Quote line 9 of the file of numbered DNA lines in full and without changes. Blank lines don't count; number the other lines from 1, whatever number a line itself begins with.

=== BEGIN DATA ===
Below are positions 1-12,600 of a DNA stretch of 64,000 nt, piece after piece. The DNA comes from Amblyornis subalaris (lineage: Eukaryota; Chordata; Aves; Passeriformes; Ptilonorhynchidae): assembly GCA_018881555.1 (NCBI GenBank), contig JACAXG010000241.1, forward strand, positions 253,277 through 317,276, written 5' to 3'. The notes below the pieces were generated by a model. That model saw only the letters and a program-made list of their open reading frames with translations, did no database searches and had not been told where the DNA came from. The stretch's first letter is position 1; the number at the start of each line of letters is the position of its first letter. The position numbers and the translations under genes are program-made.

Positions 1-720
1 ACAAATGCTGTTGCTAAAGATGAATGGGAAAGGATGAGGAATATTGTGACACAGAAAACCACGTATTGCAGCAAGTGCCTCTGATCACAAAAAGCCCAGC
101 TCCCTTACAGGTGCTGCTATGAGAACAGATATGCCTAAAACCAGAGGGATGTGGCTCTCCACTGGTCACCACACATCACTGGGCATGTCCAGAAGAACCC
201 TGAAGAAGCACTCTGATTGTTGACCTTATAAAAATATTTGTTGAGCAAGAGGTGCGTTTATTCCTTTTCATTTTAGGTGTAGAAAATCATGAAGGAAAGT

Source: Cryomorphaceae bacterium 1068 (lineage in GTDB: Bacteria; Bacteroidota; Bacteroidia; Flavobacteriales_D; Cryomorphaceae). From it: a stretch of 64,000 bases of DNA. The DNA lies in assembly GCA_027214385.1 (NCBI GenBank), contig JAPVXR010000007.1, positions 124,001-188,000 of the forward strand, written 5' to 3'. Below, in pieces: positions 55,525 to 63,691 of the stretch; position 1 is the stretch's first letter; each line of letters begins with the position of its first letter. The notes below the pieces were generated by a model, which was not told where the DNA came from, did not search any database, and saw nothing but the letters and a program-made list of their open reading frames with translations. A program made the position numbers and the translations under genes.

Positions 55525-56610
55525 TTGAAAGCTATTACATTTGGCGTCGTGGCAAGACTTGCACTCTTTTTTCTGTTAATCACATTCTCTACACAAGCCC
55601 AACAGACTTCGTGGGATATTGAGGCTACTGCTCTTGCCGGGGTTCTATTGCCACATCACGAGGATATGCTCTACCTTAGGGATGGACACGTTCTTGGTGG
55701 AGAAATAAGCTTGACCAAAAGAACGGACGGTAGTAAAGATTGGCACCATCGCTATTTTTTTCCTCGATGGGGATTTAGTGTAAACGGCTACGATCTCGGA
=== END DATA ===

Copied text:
55601 AACAGACTTCGTGGGATATTGAGGCTACTGCTCTTGCCGGGGTTCTATTGCCACATCACGAGGATATGCTCTACCTTAGGGATGGACACGTTCTTGGTGG